The CSIR’s Green Book, an online open source planning support tool for climate resilient settlements, combines peer-reviewed research by more than 50 academics in multiple disciplines, simplifying complex systems on a single geospatial platform to aid policy decisions. Kgowedi’s work over the last five years focused on centralising geospatial data across different levels of government at the provincial level, highlighting the leadership skills required of geospatial professionals to realise the shared vision of many stakeholders. Wide consultation and a clear implementation framework in the end saved several government departments money, including data hosting and infrastructure costs. Hattingh and Itzkin’s collaboration on the Heritage Portal, which flags heritage sites on the city’s geo-enabled Land Information Management System, not only speeds up the developers’ application process by the upfront identification of protected sites, but protects the sites’ social and cultural value to society. Underpinning the portal are sound data governance practices which build on those outlined in the Spatial Data Infrastructure Act of 2003. Data, Hattingh says, should be treated as an asset in how it is stored, maintained and managed.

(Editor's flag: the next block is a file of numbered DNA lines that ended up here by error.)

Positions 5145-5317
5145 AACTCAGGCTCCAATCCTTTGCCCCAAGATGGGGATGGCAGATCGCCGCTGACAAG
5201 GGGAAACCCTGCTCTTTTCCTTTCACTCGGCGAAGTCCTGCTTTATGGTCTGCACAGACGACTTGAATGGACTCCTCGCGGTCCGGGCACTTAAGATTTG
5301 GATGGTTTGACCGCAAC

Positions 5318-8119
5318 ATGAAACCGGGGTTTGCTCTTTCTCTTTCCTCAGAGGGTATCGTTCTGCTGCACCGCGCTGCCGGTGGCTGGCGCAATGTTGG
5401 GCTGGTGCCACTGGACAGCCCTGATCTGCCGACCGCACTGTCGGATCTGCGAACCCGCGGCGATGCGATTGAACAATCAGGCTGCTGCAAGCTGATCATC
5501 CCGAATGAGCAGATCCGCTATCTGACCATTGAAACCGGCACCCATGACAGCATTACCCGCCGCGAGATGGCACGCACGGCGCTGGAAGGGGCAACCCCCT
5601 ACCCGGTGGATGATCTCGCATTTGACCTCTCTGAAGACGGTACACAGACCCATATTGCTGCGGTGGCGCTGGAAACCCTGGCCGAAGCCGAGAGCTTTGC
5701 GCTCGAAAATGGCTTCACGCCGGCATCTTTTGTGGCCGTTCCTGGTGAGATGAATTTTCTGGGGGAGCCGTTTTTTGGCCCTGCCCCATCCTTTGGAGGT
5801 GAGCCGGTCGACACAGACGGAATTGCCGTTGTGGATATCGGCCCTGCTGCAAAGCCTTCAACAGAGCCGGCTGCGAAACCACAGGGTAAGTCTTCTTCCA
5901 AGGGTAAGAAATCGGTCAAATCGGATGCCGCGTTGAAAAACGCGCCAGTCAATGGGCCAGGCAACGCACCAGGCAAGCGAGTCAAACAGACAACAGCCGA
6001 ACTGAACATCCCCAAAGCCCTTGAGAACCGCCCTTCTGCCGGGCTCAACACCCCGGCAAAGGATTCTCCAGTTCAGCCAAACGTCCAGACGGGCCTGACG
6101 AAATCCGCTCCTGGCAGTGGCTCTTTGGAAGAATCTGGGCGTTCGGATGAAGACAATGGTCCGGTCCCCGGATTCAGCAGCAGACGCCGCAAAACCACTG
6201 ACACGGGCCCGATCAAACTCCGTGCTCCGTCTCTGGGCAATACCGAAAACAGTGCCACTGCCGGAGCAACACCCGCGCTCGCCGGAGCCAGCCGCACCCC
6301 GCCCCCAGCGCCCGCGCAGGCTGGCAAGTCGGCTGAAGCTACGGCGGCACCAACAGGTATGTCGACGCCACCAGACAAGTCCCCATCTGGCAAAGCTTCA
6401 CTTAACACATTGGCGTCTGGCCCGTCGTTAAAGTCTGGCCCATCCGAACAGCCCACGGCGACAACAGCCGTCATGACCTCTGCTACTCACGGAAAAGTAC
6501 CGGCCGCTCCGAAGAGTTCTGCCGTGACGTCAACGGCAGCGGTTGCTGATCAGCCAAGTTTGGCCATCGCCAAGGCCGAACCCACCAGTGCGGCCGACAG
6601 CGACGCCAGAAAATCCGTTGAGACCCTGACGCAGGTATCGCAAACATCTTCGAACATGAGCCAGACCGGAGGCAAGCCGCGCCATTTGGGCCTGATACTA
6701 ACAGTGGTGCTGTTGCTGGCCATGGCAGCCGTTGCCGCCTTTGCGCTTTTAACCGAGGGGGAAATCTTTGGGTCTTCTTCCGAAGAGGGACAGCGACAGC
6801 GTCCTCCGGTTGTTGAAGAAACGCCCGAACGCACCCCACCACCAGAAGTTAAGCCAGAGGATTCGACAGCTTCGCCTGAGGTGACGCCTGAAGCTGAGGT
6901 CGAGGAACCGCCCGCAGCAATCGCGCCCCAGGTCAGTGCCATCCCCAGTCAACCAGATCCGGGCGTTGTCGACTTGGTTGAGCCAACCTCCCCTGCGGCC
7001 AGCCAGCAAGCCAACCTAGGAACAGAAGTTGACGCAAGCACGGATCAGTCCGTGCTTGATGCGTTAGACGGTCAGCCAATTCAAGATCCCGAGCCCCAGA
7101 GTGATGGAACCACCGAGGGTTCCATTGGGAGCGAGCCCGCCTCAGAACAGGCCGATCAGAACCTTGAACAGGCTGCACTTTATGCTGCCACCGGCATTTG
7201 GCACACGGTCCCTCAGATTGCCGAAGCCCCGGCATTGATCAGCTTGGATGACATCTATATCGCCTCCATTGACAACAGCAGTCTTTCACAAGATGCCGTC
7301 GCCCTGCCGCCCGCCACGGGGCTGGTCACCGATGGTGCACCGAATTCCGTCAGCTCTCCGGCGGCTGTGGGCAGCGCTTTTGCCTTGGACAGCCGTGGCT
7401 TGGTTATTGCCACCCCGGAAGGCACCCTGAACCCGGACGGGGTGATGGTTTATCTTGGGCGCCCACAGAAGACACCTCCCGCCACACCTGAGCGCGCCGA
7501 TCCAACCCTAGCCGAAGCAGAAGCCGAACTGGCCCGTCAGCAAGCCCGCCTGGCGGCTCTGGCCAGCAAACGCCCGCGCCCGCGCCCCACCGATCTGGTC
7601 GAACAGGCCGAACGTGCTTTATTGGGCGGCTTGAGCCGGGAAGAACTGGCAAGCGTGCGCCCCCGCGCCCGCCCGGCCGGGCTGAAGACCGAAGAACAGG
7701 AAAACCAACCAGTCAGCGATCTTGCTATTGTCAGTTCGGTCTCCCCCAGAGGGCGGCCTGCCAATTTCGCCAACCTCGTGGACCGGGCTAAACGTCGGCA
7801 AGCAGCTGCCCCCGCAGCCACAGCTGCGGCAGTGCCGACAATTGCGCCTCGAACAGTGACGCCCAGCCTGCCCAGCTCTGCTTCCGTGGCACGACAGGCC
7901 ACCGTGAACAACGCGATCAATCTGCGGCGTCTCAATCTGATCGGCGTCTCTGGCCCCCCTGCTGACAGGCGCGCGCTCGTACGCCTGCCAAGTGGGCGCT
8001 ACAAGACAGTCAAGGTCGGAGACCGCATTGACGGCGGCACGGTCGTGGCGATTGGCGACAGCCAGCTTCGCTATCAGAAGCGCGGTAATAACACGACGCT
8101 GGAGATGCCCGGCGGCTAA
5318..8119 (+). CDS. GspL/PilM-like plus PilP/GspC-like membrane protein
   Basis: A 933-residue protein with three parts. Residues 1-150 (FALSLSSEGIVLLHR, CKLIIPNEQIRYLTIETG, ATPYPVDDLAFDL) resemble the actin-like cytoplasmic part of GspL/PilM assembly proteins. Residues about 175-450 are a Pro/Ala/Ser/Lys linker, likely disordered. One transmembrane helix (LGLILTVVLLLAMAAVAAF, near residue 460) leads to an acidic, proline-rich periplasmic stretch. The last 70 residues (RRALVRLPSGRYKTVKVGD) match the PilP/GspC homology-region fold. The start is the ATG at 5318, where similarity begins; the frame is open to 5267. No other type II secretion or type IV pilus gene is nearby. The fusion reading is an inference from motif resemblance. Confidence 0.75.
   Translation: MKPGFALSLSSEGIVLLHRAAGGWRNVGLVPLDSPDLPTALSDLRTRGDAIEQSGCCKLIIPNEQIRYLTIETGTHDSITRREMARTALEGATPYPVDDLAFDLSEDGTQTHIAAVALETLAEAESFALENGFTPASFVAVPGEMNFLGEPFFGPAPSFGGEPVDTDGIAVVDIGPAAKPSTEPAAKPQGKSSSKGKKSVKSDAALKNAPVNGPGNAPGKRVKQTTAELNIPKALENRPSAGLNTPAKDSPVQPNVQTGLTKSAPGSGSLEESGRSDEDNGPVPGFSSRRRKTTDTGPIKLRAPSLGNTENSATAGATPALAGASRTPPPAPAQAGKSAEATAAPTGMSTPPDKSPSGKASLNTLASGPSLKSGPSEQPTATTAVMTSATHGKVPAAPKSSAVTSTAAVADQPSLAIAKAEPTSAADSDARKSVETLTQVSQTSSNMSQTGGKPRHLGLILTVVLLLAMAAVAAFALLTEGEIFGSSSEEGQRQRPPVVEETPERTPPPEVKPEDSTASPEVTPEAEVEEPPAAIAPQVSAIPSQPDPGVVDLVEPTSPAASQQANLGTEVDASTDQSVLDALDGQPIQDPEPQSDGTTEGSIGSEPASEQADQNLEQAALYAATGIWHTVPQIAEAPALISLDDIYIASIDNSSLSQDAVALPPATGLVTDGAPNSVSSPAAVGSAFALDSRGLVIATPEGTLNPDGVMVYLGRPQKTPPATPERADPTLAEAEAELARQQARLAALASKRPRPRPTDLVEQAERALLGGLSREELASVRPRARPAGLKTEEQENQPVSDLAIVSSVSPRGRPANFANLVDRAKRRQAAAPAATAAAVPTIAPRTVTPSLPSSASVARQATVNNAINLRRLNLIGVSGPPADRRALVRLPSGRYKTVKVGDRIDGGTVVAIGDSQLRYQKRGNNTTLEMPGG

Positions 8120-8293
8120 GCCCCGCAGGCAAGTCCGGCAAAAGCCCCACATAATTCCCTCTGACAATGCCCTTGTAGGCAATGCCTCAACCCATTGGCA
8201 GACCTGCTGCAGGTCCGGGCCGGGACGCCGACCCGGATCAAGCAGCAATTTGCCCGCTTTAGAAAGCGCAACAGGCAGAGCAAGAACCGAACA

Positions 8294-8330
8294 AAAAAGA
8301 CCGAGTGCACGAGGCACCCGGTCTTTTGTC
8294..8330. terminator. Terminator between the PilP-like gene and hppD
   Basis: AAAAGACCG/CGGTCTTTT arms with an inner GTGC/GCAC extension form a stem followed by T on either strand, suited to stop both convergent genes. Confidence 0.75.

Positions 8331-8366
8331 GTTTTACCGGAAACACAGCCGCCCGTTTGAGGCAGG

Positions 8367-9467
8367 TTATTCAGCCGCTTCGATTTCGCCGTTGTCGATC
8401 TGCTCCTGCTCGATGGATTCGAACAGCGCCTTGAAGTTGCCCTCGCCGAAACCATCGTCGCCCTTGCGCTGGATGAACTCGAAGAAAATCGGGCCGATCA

Industrialising geotechnologies and geo-information processing principles will create new business opportunities, believes MapIT’s Etienne Louw. The best example of this came from Dave Wibberley, the MD of Adroit Technologies, in his presentation on the integration of GIS and SCADA. SCADA (supervisory control and data acquisition) and HMI (human machine interfaces) underpin IoT, smart buildings, smart cities, automation and industrial applications more broadly, but until recently these technologies neglected detailed spatial analyses. Referring to Russel Ackoff’s data-value model, Wibberley suggested that the geotech and automation industries are only halfway up the value chain, and that a lot more value remains untapped.

Industrialising geotech entails automating it for repeatability, something Aurecon’s Kevin Johnson did in a proof-of-concept which applies machine learning to aerial photography to automatically determine road width. His colleagues Nerine Joubert and Richard Matchett are working on designing digital optimised models and project information workflows for digital twins (replicas of real-world assets) over a project’s entire lifecycle. Their three lessons: model information, not geometry; data collaboration is an essential driver; and (carefully selected) information should drive an asset’s life-span benefit.